Additionally, the four of them were subjected to forced labor. They would wash the soldiers’ uniforms in the morning, shine their combat boots, and then clean their barracks. Also, they had to trim the grass in front of Manila City Hall under the sunlight. At the time, they were similar to prisoners. They slept on the concrete, up against a wall, in a chair, and even on the floor once or twice. They didn’t provide them with anything comfortable to lay on.
He claimed that despite their extensive “service” and other labor, they usually received simply lugaw as food (rice porridge). While in Japanese custody, Markova witnessed the soldiers almost every day raiding communities. Detained individuals would have their hands tied before being killed. However, the murder of infants truly horrified Markova. Due to these awful occurrences, Markova lived every day as if it were his last. However, he had not given up on his desire to regain his freedom.
‘Free’ from violence
They spent over two weeks there, the four of them. Twenty Japanese soldiers raped them every day. They were barely able to stand up or sit down, he claimed. Their other friend managed to escape, leaving the three of them behind.
The three of them were transported and loaded onto a Japanese truck at about midnight. They had no idea where they were going, and they were afraid the Japanese would kill them. The truck then came to a stop, the engine might have encountered an issue. They were parked in EDSA, which was previously an open area with simply rice fields and cogon as there are no buildings. After all the Japanese got down from the truck, the three of them held hands as they jumped off the vehicle. Because of engine issues with their truck, the Japanese were unable to follow them.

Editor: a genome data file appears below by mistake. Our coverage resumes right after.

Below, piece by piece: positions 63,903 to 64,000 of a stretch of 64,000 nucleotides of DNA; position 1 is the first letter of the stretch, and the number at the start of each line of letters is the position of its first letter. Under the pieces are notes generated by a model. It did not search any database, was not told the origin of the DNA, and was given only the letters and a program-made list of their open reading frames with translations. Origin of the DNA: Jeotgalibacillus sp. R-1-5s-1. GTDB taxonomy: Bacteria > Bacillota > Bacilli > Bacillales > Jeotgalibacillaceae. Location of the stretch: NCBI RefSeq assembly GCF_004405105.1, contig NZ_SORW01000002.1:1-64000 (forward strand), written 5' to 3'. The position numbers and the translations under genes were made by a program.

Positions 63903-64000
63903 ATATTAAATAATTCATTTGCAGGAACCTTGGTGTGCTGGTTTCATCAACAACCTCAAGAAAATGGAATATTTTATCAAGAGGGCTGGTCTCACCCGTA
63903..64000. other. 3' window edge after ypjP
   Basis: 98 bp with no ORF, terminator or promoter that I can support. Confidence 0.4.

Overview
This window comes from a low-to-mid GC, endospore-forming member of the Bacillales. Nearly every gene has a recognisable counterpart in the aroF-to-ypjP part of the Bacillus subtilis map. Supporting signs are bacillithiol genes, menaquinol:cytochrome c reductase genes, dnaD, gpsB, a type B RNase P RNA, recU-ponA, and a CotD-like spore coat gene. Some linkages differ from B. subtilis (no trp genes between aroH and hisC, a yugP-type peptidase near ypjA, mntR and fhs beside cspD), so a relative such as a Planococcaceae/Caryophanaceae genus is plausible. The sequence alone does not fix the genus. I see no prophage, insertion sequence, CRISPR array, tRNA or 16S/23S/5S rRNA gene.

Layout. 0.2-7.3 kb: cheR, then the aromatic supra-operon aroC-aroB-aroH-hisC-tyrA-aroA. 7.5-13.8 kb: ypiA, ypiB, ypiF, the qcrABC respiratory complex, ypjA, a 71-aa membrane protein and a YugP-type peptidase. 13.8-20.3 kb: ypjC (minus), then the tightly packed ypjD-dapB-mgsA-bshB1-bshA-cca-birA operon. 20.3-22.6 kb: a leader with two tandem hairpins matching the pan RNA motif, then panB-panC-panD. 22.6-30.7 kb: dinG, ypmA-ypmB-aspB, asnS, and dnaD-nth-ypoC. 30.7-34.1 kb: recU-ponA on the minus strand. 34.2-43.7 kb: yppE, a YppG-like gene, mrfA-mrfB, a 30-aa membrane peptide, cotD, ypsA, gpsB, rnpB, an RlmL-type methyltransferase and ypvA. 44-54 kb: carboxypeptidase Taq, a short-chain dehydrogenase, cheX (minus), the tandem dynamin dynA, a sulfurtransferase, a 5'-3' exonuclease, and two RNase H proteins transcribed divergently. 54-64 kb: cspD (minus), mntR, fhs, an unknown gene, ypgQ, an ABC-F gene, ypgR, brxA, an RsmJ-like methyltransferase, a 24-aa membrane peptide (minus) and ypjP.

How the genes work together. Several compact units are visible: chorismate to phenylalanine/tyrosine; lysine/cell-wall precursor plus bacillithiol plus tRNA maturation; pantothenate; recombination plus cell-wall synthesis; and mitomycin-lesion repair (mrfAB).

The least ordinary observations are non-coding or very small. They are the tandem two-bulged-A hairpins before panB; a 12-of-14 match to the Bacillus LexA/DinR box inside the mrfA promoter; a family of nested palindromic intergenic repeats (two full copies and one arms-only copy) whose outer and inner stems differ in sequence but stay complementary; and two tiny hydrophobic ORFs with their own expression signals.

Markova eventually found himself alone to tell this story after learning later that his other two gay friends had been killed in a raid just before the Japanese occupation ended. Years after the war was over, he found himself giving up cross-dressing and starting a new career as a makeup artist for the film industry.
He would spend the night in the Home for the Golden Gays in Pasay City, where other senior gay men who had experienced discrimination also seek refuge. He also started working part-time as a trainer for young Filipinas seeking work as exotic dancers in Japan.
Markova never imagined that his story, which had already been published in print and on television, would someday be made into a movie in the year 2000. His life is shown in much more by none other than Dolphy, the king of comedy in movies. The 26th San Francisco International Lesbian and Gay Film Festival screened the 97-minute film as well as the 2002 Seattle Lesbian and Gay Film Festival.
The movie revealed a long-forgotten LGBT historical chapter. Despite having a single man’s story as its focal point, it has a very broad span. It depicted the story of a country’s fight for independence as well as its own internal conflicts with intolerance, conformity, and expectation.
As humans, we won’t live long. Revealing my own story is my way of inspiring other gays who continue to be oppressed today. By my act, I may have probably given the freedom to many other gay people.Markova said during an interview.
When Markova was still alive, he lived his life authentically. He and his friends went through many hardships that no one could have ever imagined, yet he never gave up and instead carried on with his life. While he would have been subjected to atrocities by the Japanese for being gay and simply being himself at the time, queers and trans people at the present time have to deal with prejudice from society. But like Markova, we should just be ourselves and be carefree despite prejudices. It’s not our responsibility to adopt their beliefs.